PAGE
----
Stamp Civil War

Letter from a Very Angry Union Civil War Soldier Camped at Arlington, Virginia

Letter from a Very Angry Union Civil War Soldier Camped at Arlington, Virginia

Letter from a Very Angry Union Civil War Soldier Camped at Arlington, Virginia    Letter from a Very Angry Union Civil War Soldier Camped at Arlington, Virginia
Letter from a Very Angry Union Civil War Soldier Camped at Arlington, Virginia. Letter from a very angry soldier who had reached his limit dealing with his Lieutenant Colonel, whom he described as a villain while ominously suggesting that there will be more officers shot than privates before this war is over.

The letter is dated Halls Hill Nov 29th, and the envelope bears a circular Washington, DC postmark dated Nov 20, 186? The envelope is endorsed censored? Along the top edge in a different hand, J.

Both letter and cover are in nice shape. In this letter, Morrisey rants and complains about the leadership of his regiment, and it is clear the regimental officers had no clue as to how to deal with an ill-disciplined unit.

Instead of working to instill discipline, they implemented harsh measures that severely punished all of the soldiers both physically and mentally. We had a mutiny in camp, the boys threatened to shoot the Lieutenant Colonel and they pulled down the horse I previously mentioned. We have all new officers they are awful Sassy and Stiff, they say that they will cut the heads of us if we dont do as they tell us. Makes us rise out of bed some nights.

Oh he is a villain you better believe. They will be more officers shot than privates before this war is over. Bucking and Gagging was a painful torture frequently used to punish attempted deserters. A soldier would be forced to sit in the dirt and bring his knees up to his chest while his hands were brought around to the front where they were tied to his shins.

A stick or rod would be shoved over his arms but under his knees. He would be gagged, often with a stick, to force his mouth open and prevent tongue movement. The soldier might be left in this position for hours.

It is unclear exactly what unit Morrisey belonged to or in what year this letter was written. Many units at many different times were stationed in camps south of Washington, DC to protect the capital from Confederate attack. Halls Hill was in Arlington, Virginia. Military records identify several different soldiers named William Morrisey, but the most likely author of this letter was a Private William Morrisey. He enlisted in November 1862 and eventually served as a blacksmith in the 2nd Massachusetts Cavalry.

That unit was stationed south of the Potomac River in defense of Washington from January 1863 through August 1864. Thie Private Morrisey in this unit deserted in February 1863. Halls Hill has an interesting post-war history. During the war, it became a collecting point for contraband, i. Escaped or freed slaves, who continued to reside there following the war.

The community was walled off by the city of Arlington to ensure its African-American inhabitants could not mingle with white citizens. It was not until 1966 that the City of Arlington removed a section of the wall to allow free passage between Halls Hill and Arlington proper. Sections of the wall remain standing to this day. View My Other Items For Sale. I know that this can be expensive, but I've switched to this method because I've had too many claims of non-receipt by international buyers. Please don't assume anything that is not specifically stated or shown on this listing page.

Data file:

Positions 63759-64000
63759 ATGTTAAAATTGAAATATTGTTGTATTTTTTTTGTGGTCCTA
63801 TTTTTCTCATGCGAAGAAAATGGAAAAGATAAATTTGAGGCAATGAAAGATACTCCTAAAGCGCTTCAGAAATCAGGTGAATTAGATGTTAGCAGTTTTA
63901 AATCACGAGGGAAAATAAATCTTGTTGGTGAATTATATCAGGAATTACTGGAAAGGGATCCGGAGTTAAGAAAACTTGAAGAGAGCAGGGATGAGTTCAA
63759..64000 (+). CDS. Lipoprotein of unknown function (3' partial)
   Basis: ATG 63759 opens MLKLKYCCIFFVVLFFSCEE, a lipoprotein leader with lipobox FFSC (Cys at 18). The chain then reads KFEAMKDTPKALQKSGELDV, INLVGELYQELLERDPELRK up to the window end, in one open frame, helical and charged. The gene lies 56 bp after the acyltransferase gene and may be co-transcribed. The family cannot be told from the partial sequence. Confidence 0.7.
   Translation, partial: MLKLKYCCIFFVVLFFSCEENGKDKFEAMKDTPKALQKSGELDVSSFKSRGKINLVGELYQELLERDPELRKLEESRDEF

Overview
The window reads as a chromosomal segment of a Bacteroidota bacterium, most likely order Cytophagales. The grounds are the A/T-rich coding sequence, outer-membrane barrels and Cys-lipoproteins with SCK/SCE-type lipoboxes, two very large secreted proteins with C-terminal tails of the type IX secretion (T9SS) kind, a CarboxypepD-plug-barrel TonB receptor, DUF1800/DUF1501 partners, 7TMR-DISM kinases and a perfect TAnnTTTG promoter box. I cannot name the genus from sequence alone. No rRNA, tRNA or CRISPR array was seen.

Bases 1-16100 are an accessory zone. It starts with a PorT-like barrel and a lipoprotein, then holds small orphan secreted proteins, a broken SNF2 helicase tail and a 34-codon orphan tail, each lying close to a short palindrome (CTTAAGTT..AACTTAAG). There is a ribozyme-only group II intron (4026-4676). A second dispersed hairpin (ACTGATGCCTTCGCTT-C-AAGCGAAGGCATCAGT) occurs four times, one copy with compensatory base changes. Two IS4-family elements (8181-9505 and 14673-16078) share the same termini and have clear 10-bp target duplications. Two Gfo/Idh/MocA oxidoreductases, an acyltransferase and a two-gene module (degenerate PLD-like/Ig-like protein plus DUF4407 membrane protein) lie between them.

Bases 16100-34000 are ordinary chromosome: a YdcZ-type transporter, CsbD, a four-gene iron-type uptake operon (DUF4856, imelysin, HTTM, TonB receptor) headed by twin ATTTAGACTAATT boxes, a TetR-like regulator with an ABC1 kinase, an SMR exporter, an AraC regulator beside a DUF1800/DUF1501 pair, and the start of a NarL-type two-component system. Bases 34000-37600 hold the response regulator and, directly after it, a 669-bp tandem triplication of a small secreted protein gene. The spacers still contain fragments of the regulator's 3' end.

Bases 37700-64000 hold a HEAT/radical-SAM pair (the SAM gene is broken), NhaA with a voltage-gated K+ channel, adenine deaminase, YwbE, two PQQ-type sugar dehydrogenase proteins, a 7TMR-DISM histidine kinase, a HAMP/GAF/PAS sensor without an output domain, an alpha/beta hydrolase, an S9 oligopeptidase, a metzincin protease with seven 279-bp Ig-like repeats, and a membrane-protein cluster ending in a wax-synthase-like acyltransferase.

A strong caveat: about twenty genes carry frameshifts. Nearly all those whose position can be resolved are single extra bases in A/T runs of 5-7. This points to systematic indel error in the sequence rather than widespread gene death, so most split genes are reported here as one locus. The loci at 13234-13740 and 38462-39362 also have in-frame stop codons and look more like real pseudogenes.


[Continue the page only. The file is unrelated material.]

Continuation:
This is a Read'Em Again Books sale. Read'Em Again books is a member of the Antiquarian Booksellers Association of America (ABAA), the International League of Antiquarian Booksellers (ILAB), the Ephemera Society, the Manuscript Society, the American Philatelic Society (APS), the U.

Philatelic Classics Society, and the Military Postal History Society (MPHS). We think that you'll find our prices to be very competitive with other internet book sellers.

In addition to a nice selection of Americana, diaries, journals, photograph albums, and other unique personal narratives, we also maintain a small stock of children's books, illustrated books, unusual non-fiction as well as ephemera, philatelic items, prints, sheet music, maps, and occassionally postcards, antique toys & games, tobacciana, and breweriana. Get images that make Supersized seem small. Tailor your auctions with Auctiva's. The item "Letter from a Very Angry Union Civil War Soldier Camped at Arlington, Virginia" is in sale since Wednesday, September 11, 2019. This item is in the category "Stamps\United States\Covers\Postal History".

The seller is "ksanftleben" and is located in Dumfries, Virginia. This item can be shipped to United States, Canada, United Kingdom, Denmark, Romania, Slovakia, Czech republic, Finland, Hungary, Latvia, Lithuania, Malta, Estonia, Australia, Greece, Portugal, Cyprus, Slovenia, Japan, Sweden, Indonesia, Taiwan, South africa, Thailand, Belgium, France, Hong Kong, Ireland, Netherlands, Poland, Spain, Italy, Germany, Austria, Israel, Mexico, New Zealand, Philippines, Singapore, United arab emirates, Qatar, Kuwait, Bahrain, Bermuda, Russian federation.


Letter from a Very Angry Union Civil War Soldier Camped at Arlington, Virginia    Letter from a Very Angry Union Civil War Soldier Camped at Arlington, Virginia